The ABA Journal reports that “more law schools are banning [laptops] as a distraction.” However, is this true or just journalism?
Well, according to the Teknoids listserv:
Although the article suggests that Duke did away with its ownership requirement because “so many profs had some ban on laptops that students began to question why the machines were required, “our requirement was actually removed because it was no longer necessary to facilitate students’ ability to obtain financial aid for laptop purchases, and because since the students all owned laptops, they felt it was no longer necessary to tell them to do so… After doing a survey of courses offered in fall 2005, we learned that …laptops were allowed without restriction in about 72 percent of upperclass courses. Classroom restrictions were not a significant factor in the decision to remove the ownership requirement, which was made upon the recommendation of a faculty/student committee.”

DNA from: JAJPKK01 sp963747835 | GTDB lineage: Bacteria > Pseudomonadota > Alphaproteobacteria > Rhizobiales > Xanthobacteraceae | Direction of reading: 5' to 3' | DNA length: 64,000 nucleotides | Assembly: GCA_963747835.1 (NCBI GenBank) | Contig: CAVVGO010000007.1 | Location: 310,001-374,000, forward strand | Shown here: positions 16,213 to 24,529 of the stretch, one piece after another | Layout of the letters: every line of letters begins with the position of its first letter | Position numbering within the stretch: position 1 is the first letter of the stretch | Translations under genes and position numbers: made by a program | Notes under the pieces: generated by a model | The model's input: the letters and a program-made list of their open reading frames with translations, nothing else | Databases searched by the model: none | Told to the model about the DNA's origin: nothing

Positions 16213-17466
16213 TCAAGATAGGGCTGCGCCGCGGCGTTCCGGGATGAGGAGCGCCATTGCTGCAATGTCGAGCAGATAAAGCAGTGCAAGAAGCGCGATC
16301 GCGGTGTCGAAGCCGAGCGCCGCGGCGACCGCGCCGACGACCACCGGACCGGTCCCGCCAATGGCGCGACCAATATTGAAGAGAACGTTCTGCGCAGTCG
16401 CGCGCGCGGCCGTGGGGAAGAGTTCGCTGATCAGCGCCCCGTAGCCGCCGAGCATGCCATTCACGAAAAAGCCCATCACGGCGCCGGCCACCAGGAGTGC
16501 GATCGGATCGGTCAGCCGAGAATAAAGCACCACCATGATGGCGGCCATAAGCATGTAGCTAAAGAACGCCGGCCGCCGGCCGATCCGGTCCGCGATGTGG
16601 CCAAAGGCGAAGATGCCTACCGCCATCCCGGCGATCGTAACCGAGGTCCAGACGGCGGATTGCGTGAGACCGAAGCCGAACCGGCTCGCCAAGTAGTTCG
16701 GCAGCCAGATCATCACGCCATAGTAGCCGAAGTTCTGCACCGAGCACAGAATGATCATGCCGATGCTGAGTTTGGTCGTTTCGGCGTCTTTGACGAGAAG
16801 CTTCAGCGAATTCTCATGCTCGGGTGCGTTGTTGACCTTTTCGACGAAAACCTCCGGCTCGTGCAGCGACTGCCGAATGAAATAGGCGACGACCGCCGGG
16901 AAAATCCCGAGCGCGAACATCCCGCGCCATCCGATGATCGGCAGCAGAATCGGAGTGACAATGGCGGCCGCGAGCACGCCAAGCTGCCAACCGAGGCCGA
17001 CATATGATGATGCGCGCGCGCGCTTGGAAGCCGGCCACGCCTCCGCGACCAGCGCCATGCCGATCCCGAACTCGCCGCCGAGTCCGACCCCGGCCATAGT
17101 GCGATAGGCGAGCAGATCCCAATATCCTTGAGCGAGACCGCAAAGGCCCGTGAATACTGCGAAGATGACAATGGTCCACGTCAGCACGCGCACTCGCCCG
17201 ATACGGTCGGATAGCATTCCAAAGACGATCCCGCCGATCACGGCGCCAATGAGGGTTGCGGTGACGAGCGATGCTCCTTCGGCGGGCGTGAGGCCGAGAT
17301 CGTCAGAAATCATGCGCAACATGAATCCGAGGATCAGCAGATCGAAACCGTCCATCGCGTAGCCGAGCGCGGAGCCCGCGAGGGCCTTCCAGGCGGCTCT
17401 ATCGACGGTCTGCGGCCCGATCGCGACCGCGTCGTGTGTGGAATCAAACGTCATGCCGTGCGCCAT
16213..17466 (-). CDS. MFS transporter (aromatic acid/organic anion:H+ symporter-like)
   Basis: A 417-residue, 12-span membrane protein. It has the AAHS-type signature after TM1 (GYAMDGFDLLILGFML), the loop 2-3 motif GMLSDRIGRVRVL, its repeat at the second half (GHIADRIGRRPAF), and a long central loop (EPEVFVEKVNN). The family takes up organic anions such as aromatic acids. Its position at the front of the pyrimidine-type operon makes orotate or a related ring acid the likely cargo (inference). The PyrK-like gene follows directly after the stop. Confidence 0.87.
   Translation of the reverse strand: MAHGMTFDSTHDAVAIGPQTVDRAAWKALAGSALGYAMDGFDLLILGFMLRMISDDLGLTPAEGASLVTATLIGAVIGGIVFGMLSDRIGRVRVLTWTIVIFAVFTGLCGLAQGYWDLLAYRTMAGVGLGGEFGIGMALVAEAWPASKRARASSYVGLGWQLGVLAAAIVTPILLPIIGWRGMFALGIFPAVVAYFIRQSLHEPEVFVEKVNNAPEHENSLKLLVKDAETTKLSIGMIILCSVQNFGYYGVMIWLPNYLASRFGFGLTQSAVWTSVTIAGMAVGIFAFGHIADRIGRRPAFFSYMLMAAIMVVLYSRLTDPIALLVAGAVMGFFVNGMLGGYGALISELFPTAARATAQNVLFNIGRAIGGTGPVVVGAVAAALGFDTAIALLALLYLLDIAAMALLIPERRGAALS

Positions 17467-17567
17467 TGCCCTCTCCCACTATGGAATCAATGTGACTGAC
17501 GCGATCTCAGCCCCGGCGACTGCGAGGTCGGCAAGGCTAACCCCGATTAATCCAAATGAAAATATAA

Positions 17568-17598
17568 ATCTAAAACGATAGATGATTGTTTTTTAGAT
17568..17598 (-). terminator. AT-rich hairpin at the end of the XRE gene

Catherine Ross Dunham discusses both sides in the Spring 2007 Law Teacher newsletter.
There are some really good posts ont the subject in Greg Bowman’s Law Careers blog – (Computers in Class, Computer Bans, More on Computer Bans, Multitasking in the Classroom, Multicommenting on Multitasking, Computer Bans Hitting the Mainstream?)
Check out this Doonesbury cartoon.
This topic will continue to be discussed – The Association of American Law Schools’ (AALS) Section on Teaching Methods is sponsoring a panel at the AALS Annual Meeting in January 2008 entitled “Laptops in the Classroom: Attractions or Distractions?“.